The internet should help you express yourself easily and ensure you have control over the content and quality of your writings. But is that possible?
The internet has always been called the great platform for self-expression. The claim goes that you no longer need to be talented and lucky enough to get your work into a book or newspaper or magazine; anyone can publish anything to the internet, and if it’s good enough, it can get found.
It’s definitely true that the cost of self-expression has gone down with the internet, so people are much more likely and able to use it to publish their ideas. (The idea of economic cost, or amount of effort it takes to do something, is a very powerful one, by the way. When it gets easier to do something, that thing explodes in popularity. It’s pretty self-evident, but it’s a powerful way of looking at things like the rise of self-expression with the internet.)
There are two main ways of publishing content online:
Publishing independently (making your own platform)
Using someone else’s platform (hosted publishing)
Both of these fall short of the goal of allowing for easy self-publishing. I think, though, that there’s room for a hybrid that would bring the best of both.
I don’t know if you’ve heard of it, but there’s this thing called the internet that people these days tend to use a lot. As I’ve said before, it’s extremely important nowadays to now how to develop for the web.
So what better way to learn and practice web development skills, all while making a name for yourself on the world’s biggest platform, than to create a website?
This is the first in a series of tutorials where I’ll show you, step-by-step, how to build an awesome website from scratch.
Say you want to write about how awesome your pet toaster is and publish it for everyone to see. Say you want to make an app where users can interact with their own virtual pet toasters. Say you want to start selling pet toasters online once you’ve convinced everyone how awesome they are.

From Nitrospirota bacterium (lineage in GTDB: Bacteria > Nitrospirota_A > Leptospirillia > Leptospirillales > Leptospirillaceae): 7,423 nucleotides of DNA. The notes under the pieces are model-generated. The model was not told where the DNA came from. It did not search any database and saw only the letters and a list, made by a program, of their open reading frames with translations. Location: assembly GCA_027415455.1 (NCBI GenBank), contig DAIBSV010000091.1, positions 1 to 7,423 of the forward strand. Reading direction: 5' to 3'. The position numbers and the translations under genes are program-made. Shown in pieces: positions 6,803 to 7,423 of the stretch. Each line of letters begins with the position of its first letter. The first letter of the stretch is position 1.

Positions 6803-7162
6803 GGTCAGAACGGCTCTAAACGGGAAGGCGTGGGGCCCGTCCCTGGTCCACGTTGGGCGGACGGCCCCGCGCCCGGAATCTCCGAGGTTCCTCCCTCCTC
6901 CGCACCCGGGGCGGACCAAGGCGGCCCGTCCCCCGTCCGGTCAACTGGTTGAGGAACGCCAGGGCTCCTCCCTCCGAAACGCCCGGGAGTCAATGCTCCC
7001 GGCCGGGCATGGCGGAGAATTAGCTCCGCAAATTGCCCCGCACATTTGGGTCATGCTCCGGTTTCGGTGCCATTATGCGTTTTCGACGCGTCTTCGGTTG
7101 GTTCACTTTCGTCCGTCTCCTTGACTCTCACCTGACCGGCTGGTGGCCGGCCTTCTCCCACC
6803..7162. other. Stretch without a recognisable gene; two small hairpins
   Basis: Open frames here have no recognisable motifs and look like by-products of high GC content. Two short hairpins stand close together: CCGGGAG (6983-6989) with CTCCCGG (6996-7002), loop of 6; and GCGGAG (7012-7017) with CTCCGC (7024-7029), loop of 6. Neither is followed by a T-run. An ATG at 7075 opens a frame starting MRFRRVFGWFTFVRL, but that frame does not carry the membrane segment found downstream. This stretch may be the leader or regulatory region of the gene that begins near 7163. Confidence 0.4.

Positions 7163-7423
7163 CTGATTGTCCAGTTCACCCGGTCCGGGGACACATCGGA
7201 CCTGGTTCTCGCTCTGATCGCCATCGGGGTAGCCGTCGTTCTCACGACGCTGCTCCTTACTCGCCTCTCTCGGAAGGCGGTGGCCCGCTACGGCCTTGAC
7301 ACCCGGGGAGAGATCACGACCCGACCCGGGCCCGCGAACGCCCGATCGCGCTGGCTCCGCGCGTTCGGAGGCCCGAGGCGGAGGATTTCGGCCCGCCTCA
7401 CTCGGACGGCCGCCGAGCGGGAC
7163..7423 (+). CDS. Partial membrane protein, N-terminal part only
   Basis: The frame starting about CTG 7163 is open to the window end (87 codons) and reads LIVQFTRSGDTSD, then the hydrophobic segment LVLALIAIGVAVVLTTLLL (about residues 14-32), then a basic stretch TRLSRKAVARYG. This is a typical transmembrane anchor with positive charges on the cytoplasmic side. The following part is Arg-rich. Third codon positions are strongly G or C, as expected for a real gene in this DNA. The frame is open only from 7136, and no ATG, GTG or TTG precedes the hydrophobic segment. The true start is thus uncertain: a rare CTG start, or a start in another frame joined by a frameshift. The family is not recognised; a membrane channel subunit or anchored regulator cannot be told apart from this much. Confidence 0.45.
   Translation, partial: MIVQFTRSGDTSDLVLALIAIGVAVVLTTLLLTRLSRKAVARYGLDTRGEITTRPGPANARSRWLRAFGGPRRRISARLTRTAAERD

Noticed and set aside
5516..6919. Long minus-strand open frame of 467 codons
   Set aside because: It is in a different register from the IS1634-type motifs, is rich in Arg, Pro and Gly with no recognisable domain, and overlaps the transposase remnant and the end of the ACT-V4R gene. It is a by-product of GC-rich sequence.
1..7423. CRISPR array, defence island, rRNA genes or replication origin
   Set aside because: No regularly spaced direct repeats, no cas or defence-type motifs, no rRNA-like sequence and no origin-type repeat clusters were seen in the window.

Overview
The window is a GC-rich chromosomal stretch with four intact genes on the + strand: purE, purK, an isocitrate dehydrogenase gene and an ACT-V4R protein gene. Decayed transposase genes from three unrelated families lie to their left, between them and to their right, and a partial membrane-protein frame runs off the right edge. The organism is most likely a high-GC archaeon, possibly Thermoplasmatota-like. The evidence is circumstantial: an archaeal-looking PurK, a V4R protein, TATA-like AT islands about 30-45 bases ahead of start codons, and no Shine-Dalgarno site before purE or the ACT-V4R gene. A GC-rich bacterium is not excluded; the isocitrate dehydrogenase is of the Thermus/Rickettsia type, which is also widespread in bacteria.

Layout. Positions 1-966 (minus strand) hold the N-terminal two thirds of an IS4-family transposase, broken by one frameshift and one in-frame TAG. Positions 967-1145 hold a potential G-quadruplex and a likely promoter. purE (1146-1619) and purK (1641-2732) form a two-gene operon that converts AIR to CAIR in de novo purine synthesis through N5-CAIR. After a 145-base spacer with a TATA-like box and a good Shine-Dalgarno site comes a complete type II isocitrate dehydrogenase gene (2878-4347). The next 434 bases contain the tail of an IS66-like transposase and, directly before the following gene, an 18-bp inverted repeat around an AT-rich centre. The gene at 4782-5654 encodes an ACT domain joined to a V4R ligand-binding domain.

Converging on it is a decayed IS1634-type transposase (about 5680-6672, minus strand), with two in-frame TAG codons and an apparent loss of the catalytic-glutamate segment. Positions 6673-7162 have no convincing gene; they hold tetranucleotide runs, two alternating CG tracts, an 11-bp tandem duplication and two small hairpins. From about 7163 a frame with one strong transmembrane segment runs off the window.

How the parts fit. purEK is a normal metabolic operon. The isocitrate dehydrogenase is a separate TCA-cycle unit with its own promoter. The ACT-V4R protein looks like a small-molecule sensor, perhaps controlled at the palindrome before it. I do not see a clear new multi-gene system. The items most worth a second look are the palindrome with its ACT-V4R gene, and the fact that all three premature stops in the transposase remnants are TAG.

In this case, I’d probably be a bit concerned about your sanity. But, more importantly, you’d want to learn some web development – that is, the art of creating web pages like the one you’re viewing right now.
Twitter is a great social network for catching up on the latest — oh hey, I got a new Tweet! Be back in a second.
Whoops, sorry. As I was saying, Twitter, the “other” social network, is an incredibly quick and easy way to catch up on all the news that’s fit to type in one convenient place. But, in order to fully make use of the #awesomeness that is Twitter, you’ve got to learn a bit. Luckily for you, @I have made one that @you are reading right now. #whatluck
It’s 1999. Internet Explorer 5 is hot stuff, the tech bubble is growing. And Mariano Rivera is World Series MVP. And young (gasp.)
A web developer sits at his computer, drinking coffee and writing some code. He wants to make a browser-based game. The only way he can do this is to use Adobe’s Flash platform to make an interactive movie and embed that in his website.
He wants to put a video on his site too. YouTube sounds like the name of a cheesy subway line, nothing more. Our developer has to make a Flash movie for that, too.
If you’ve bought an electronic device in the last year, you’ll notice that Microsoft is hawking its search engine Bing more than I hawk my products. (On a totally unrelated note, download Cabra, my free and open-source flashcard program.)
That’s all well and good, since you’re allowed to advertise, but Microsoft really goes to the extreme:
Microsoft signed a deal with Blackberry so that Bing would be the only search engine available on Blackberrys.
My sister bought a new computer and was offered a free song download if she searched with Bing.
I’m sure this happens to a lot of people: you have an important file on your flash drive and you need to hand it in, print it out, or take it somewhere else. Only problem? You lose your flash drive. It’s happened to me far too many times.
So that’s why I decided to eschew flash drives and emailing stuff to myself and use the power of the internet.
I found Dropbox, which lets me access my files from anywhere as long as I have an internet connection. I don’t even need a flash drive any more; I can just store everything I need on my Dropbox account.